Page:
The California Department of Fish and Wildlife (CDFW) has monitored northern California kelp forest ecosystems and red abalone populations for the past 20 years. Surveys completed in the summer of 2018 continued to document mass abalone starvation and population collapse. Continue reading “Environmental Disaster Continues to Decimate Bull Kelp Forests and Red Abalone Populations in Northern California”
Northern California kelp forests have been reduced to an all-time low due to a “perfect storm” of large-scale ecological impacts. The California Department of Fish and Wildlife (CDFW) marine invertebrate management team has conducted annual ecosystem surveys of kelp forests in Sonoma and Mendocino counties since the late 1990s, and recent observations have caused concern about the state of the kelp forests. The severe reduction in kelp has already impacted the recreational red abalone fishery and commercial red urchin fishery, two economically important fisheries in northern California.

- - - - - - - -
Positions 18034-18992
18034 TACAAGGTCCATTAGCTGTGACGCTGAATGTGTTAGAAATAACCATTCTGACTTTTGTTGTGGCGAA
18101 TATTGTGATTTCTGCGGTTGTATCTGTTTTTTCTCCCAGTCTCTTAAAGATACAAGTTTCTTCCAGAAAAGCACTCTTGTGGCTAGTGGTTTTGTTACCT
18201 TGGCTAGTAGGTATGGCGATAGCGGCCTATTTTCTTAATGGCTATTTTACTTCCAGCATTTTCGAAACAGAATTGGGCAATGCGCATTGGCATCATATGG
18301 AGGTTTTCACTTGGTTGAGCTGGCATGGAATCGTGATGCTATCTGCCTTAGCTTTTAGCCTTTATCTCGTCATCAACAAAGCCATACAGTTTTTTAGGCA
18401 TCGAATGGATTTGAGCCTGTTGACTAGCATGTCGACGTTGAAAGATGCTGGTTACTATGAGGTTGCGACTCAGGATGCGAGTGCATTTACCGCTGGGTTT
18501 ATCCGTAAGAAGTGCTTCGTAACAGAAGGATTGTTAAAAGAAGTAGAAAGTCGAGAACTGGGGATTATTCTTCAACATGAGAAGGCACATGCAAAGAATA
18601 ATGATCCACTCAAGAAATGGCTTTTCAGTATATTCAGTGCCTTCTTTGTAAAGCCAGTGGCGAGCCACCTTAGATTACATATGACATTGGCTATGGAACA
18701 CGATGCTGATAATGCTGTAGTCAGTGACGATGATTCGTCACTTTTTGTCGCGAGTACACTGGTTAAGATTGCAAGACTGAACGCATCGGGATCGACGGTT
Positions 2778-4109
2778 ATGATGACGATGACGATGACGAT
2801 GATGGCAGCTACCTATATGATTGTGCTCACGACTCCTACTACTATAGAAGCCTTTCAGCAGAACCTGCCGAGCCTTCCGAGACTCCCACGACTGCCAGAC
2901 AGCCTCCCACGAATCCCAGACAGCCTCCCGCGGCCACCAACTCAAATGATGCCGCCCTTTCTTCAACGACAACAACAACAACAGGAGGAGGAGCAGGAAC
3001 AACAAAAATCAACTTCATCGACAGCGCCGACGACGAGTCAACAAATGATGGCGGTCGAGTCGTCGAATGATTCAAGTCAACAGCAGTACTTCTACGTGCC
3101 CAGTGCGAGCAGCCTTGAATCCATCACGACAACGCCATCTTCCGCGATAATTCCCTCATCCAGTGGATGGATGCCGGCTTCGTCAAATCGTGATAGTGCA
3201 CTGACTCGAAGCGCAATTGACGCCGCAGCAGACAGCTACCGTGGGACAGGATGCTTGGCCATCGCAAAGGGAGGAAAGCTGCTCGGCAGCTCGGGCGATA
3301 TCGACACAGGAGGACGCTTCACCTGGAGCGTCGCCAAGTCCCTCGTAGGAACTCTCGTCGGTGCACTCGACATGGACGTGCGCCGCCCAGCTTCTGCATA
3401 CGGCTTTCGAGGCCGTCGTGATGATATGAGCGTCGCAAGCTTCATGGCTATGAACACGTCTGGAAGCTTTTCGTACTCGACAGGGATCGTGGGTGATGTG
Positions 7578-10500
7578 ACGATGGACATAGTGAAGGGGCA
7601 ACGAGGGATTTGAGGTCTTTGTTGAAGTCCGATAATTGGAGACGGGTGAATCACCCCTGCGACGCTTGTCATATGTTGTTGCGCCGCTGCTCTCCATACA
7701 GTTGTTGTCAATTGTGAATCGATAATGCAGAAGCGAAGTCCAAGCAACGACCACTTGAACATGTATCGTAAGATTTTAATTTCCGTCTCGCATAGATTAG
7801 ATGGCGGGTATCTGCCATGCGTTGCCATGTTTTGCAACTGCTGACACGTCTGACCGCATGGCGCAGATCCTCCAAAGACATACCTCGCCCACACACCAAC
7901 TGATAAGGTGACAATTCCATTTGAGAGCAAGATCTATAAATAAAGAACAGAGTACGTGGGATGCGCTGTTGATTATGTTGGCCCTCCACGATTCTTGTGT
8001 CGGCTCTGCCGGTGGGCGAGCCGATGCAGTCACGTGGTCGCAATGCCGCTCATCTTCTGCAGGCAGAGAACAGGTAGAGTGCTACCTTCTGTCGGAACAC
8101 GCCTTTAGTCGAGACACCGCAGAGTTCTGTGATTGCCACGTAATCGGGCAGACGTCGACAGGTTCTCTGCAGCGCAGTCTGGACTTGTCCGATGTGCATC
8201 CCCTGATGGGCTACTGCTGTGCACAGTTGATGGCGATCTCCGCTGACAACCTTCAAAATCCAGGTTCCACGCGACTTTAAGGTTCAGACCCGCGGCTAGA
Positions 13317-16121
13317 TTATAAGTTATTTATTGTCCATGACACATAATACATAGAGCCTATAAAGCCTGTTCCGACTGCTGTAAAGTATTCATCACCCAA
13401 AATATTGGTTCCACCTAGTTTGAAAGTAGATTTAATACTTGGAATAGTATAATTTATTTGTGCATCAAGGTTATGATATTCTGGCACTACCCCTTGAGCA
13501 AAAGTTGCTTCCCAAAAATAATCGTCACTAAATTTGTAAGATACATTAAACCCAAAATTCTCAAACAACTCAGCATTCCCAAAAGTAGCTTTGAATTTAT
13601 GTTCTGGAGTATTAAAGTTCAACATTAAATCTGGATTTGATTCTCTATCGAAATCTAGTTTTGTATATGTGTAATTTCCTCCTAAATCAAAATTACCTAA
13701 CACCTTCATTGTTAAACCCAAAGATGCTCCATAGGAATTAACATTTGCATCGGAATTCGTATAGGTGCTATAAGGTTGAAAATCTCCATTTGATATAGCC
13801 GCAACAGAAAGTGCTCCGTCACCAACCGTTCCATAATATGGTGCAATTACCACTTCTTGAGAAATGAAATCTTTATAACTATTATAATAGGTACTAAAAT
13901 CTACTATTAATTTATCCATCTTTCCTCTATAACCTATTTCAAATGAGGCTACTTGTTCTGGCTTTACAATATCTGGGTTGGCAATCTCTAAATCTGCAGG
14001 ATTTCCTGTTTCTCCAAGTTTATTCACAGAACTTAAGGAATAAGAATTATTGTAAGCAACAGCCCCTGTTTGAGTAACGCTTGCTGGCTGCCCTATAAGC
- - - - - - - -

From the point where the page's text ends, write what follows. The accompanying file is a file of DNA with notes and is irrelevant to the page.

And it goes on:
Abalone and Urchins Starving
Bull kelp (Nereocystis luetkeana), usually common on the northern California coast, has declined dramatically since 2014. Kelp forests are now 93 percent smaller compared to previous years, creating starvation conditions for herbivores. Continue reading ““Perfect Storm” Decimates Northern California Kelp Forests”